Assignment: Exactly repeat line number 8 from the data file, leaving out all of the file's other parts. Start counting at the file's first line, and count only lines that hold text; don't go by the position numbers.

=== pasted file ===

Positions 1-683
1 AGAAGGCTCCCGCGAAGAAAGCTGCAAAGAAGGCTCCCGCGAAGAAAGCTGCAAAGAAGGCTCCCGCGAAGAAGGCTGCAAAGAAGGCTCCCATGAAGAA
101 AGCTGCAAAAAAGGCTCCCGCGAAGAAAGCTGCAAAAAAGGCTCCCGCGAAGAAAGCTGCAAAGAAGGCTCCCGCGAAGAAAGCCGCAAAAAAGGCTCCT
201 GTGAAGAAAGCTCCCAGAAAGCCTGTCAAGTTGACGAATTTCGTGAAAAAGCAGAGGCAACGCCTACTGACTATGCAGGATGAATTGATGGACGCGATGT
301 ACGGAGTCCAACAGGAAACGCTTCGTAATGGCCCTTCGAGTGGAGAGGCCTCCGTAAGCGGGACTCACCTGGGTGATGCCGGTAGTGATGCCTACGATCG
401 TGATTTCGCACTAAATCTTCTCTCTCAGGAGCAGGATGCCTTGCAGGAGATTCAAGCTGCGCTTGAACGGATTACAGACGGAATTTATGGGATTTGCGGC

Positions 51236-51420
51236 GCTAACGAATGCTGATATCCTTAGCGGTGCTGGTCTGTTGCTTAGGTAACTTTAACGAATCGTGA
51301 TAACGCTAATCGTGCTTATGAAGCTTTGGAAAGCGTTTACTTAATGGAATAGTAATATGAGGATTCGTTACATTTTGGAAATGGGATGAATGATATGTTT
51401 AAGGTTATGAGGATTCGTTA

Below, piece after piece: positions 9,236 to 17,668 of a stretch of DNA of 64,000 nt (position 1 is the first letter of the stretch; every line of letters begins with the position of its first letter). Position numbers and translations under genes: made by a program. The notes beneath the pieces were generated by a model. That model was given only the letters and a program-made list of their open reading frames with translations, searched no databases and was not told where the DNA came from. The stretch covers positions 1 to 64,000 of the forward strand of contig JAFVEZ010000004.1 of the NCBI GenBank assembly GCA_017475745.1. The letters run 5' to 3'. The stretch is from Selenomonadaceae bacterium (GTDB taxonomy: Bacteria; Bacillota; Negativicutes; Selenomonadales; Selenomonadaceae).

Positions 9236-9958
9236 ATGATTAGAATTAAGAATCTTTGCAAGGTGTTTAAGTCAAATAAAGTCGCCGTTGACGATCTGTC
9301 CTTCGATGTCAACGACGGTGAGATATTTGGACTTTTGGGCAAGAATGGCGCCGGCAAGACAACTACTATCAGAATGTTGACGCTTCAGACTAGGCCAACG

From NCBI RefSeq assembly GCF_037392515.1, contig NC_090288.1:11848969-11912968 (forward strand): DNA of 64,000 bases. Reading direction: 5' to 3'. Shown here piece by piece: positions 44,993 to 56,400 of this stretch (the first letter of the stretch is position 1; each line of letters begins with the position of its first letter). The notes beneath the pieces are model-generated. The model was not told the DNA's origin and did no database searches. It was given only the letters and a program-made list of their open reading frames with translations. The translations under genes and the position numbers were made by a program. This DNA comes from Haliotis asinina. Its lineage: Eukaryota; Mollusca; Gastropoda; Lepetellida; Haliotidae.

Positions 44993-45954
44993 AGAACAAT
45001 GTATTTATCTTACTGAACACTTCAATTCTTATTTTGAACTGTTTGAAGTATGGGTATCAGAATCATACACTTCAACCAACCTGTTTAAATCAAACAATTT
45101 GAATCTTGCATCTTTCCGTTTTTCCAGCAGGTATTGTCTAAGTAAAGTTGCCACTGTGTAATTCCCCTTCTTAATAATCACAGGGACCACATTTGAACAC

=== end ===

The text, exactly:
51236 GCTAACGAATGCTGATATCCTTAGCGGTGCTGGTCTGTTGCTTAGGTAACTTTAACGAATCGTGA